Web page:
Christian II of Denmark
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|King of Denmark and Norway |
|Reign||22 July 1513 – 20 January 1523|
|Coronation||11 June 1514, Copenhagen|
20 July 1514, Oslo
|King of Sweden |
|Reign||1 November 1520 – 23 August 1521|
|Coronation||4 November 1520|
|Born||1 July 1481|
|Died||25 January 1559 (aged 77)|
Kalundborg Castle (as prisoner)
|Spouse||Isabella of Austria|
Dorothea, Electress Palatine
Christina, Duchess of Milan
|Father||John, King of Denmark|
|Mother||Christina of Saxony|
Roman Catholicism and Lutheranism, converting to each back and forth
Christian II (1 July 1481 – 25 January 1559) was a Scandinavian monarch under the Kalmar Union. He reigned as King of Denmark and Norway from 1513 until 1523 and of Sweden from 1520 until 1521. From 1513 to 1523, he was concurrently Duke of Schleswig and Holstein in joint rule with his uncle Frederick.
Christian was the oldest son of King John and belonged to the House of Oldenburg. Denmark was then an elective monarchy in which the nobility elected the new king (from among the sons or close male relatives of the previous monarch), who had to share his power with them. He came into conflict with the Danish nobility when he was forced to sign a charter, more strict than any previous, to ensure his access to the throne. Through domestic reforms he later sought to evade being restricted by the provisions of the charter. Internationally, he tried to maintain the Kalmar Union between the Scandinavian countries which brought him to war with Sweden, lasting between 1518 and 1523. Though he captured the country in 1520, his slaughter of leading Swedish nobility afterwards (known as the Stockholm Bloodbath) made him despised and after a short reign in Sweden, where to this day he is known as Christian the Tyrant (Kristian Tyrann), he was deposed in a rebellion led by the nobleman Gustav Vasa. His problems grew as he tried to limit the influence of foreign trading nations in Denmark. His reign in Denmark and Norway was cut short in 1523 when his uncle deposed him and took the thrones as Frederick I.
Christian was exiled to the Netherlands, ruled by his brother-in-law, Holy Roman Emperor Charles V. After attempting to reclaim the thrones in 1531, he was arrested and held in captivity for the rest of his life, first in Sønderborg Castle and later at Kalundborg Castle. Supporters tried to restore him to power both during his exile and his imprisonment but they were defeated decisively during the Count's Feud in 1536.
In 1515, he married Isabella of Austria, granddaughter of Maximilian I, Holy Roman Emperor. However, he is most known for his relation with Dyveke Sigbritsdatter, a commoner of Dutch ancestry who became his mistress before his marriage and whose mother became his closest advisor. When Dyveke suddenly died in 1517, Christian had the nobleman Torben Oxe executed, on dubious grounds, for having poisoned her. Dyveke’s mother would follow Christian in exile but his in-laws forced him to break their friendship. As a captive, he was treated well and as he grew older he was gradually given more freedom. He died aged 77, outliving his uncle and his cousin, King Christian III. He was intelligent but irresolute (he could not decide between Protestantism and Catholicism for instance), which is also part of his legacy in literature.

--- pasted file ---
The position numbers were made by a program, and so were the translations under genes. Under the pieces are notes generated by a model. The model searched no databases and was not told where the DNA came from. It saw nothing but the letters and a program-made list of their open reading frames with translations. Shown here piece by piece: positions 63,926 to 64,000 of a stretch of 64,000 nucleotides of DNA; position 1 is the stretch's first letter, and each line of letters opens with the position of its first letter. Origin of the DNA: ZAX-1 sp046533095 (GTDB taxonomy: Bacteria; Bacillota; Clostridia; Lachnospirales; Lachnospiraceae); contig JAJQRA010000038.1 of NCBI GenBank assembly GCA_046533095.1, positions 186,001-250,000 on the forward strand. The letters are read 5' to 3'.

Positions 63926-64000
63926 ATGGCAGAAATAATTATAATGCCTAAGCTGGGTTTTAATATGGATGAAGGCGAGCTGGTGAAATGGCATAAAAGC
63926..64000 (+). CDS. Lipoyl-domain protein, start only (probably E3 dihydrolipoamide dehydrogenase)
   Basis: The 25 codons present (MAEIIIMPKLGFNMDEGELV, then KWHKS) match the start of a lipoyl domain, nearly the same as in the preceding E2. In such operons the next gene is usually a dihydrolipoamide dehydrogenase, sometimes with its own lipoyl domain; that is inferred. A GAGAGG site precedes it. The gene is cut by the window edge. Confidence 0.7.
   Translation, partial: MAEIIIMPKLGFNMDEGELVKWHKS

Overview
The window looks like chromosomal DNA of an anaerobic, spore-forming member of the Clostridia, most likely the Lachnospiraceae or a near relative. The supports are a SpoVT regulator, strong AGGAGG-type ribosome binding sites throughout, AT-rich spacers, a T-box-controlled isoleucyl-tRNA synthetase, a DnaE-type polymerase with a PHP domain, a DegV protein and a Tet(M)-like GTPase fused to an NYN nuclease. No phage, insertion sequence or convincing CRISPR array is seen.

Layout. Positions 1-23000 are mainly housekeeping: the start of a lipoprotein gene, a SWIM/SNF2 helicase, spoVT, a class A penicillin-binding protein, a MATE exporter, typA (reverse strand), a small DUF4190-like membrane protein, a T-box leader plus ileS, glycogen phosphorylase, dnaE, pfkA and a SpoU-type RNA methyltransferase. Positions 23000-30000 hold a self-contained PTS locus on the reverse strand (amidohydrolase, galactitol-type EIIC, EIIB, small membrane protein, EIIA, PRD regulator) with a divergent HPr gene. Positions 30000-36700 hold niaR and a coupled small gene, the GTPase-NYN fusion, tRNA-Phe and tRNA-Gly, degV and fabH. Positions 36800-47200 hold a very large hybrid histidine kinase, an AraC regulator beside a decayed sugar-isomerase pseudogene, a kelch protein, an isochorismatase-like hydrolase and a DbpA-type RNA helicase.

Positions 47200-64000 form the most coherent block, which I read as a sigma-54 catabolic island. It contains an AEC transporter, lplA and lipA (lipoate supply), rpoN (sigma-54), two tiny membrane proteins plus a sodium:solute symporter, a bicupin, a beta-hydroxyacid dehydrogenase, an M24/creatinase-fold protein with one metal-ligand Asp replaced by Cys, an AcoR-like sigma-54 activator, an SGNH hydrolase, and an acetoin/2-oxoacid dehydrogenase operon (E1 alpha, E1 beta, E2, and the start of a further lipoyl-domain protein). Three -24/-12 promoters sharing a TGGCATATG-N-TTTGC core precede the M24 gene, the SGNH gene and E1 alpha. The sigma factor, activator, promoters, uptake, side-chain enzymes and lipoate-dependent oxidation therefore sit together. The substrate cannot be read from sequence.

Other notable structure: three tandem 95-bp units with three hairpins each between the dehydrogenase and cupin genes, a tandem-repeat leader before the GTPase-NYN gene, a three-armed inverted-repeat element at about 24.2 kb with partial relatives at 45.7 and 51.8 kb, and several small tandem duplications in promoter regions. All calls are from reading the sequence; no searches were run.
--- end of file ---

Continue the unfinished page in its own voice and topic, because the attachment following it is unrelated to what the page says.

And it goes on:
His wife was invited to remain in Denmark rather than live in exile but declined and died in 1526, after which her family took Christian's children from him. Christian tried to have his son John recognized as heir to the throne; however, this was denied and John died a year later. His daughters, Dorothea and Christina, the children of his to survive childhood, also made claims to the throne on behalf of themselves or their children but likewise in vain.
Christian was born at Nyborg Castle in 1481 as the son of King John and his wife, Christina of Saxony. Christian descended, through Valdemar I of Sweden, from the House of Eric, and from Catherine, daughter of Inge I of Sweden, as well as from Ingrid Ylva, granddaughter of Sverker I of Sweden. His rival Gustav I of Sweden descended only from Sverker II of Sweden and the House of Sverker. Christian took part in his father's conquest of Sweden in 1497 and in the fighting of 1501 when Sweden revolted. He was appointed viceroy of Norway in 1506, and succeeded in maintaining control of this country. During his administration in Norway, he attempted to deprive the Norwegian nobility of its traditional influence exercised through the Rigsraadet privy council, leading to controversy with the latter.